Apprenticeship levy plans may be better as ‘nuclear’ deterrent, says top Oxford University academic

A senior academic has said apprenticeship levy plans were like a “nuclear weapon — it may be worth threatening you are going to use it more than actually use it.”

Professor Ewart Keep (pictured below right), director of Oxford University’s centre on skills, had told the House of Lords Social Mobility Committee he was “very surprised” by the government announcement in June of plans for the apprenticeship levy.Professor-Ewart-Keep-during-the-committee-hearingwp2

He said: “What worries me is with firms that have not previously had apprenticeships before, but will fall inside levy payments — certain sorts of private training providers will say to them, you are now paying the levy, let’s see how we can work with you to gain the system to get some of your money back for training that you might have been doing anyway.”

Professor Keep added: “I fear that, particularly as it is really tied to the government’s 3m apprenticeship target [by 2020], what we will see is quality will be sacrificed for quantity.

“My general expectation is that when push comes to shove and there is any indication that the target won’t be met, quality will get traded off.”

Professor Keep’s comments to the committee, which is investigating the transition between school and work and its impact on social mobility, follow widespread sector concerns about apprenticeship quality as reported in FE Week.

Such concerns have been raised, for example, by the Department for Business, Innovation and Skills consultation on the proposed levy, which raised the possibility of allowing employers to use providers not subject to an approval system or even Ofsted inspections.

And although Skills Minister Nick Boles has outlined his view that employers’ apprenticeship levy money could only be spent on Skills  Funding Agency-registered providers, and that Ofsted would have a continued role in inspecting them, his shadow, Gordon Marsden, has also expressed concern about falling apprenticeship success rates.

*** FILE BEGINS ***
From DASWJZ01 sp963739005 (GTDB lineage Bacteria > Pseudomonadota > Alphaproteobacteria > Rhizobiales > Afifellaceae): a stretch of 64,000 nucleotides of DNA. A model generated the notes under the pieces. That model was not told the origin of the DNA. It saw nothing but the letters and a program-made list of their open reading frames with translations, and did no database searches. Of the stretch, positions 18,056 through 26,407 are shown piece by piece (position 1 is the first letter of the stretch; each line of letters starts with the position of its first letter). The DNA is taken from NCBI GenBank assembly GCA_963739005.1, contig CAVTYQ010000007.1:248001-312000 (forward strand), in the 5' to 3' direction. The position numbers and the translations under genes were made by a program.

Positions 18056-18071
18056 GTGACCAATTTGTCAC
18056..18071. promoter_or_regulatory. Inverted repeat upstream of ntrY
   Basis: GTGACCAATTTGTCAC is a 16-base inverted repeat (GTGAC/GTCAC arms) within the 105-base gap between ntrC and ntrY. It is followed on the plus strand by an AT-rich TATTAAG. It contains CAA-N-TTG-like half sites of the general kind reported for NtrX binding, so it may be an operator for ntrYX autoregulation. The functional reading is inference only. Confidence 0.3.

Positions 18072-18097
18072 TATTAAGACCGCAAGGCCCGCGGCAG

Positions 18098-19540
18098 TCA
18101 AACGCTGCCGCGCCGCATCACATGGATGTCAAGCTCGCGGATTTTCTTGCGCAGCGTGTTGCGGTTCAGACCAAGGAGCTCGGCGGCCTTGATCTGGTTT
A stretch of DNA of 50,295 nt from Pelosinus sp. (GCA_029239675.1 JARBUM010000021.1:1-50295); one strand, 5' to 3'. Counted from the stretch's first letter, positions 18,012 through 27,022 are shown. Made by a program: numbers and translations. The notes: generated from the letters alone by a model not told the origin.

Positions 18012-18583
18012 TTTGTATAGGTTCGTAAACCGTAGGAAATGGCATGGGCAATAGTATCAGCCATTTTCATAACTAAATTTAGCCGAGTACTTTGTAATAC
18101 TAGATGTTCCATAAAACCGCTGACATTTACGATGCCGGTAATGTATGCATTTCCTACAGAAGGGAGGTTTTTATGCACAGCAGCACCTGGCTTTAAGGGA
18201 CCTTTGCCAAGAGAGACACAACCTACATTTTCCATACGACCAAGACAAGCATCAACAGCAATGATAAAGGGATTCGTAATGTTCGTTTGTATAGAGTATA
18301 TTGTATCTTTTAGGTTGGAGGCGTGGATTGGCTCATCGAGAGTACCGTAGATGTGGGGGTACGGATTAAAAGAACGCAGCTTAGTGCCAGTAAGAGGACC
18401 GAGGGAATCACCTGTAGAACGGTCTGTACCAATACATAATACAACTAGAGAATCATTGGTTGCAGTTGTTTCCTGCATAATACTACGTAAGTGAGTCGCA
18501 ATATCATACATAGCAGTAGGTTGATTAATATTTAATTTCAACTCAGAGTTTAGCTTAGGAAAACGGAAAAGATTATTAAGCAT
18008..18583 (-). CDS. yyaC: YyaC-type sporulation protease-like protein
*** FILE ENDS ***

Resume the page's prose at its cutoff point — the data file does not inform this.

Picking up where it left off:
Tanith-Dodge,-HR-director-at-Marks-and-Spencerwp2However, Tanith Dodge (pictured left), HR director at Marks and Spencer, told the committee on Wednesday, October 14, that there was a “naivety among young people about the opportunities out there [for vocational training].”

“The whole process of applying is so important. Employers have got a big responsibility to help young people with feedback [if they don’t get on an apprenticeship] for future applications,” she said.

Nick Chambers, director of the Education and Employers Taskforce charity, agreed that “more could be done with applications for apprenticeships”.

“A lot more are going to older workers and not younger people,” he said. “Things like helping [young people] with a mock interview or a CV can make a real difference.”

Emma Codd, managing partner for talent at Deloitte, also said during the hearing: “Businesses have to put in the time to show people who go in at level two how they can progress [to higher level apprenticeships].”

The committee is expected to have at least two further evidence sessions — on October 21 and 28 — before reporting its findings by March 23.

Witnesses for future evidence sessions are yet to be announced.

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  1. I see why Ewart’s concerned that employers might game the system (not ‘gain’ – a typo in the transcript), but that’s why the Government is pinning the levy to expenditure on apprenticeships alone, not on wider training.

    Under the 1964-era Industry Training Boards abolished by Margaret Thatcher gaming was widespread because companies could count any and every training course when claiming their levy back. If it’s pinned to apprenticeships alone – which must be at least a year long, etc – there will still be scope for gaming, but the scope’s much less.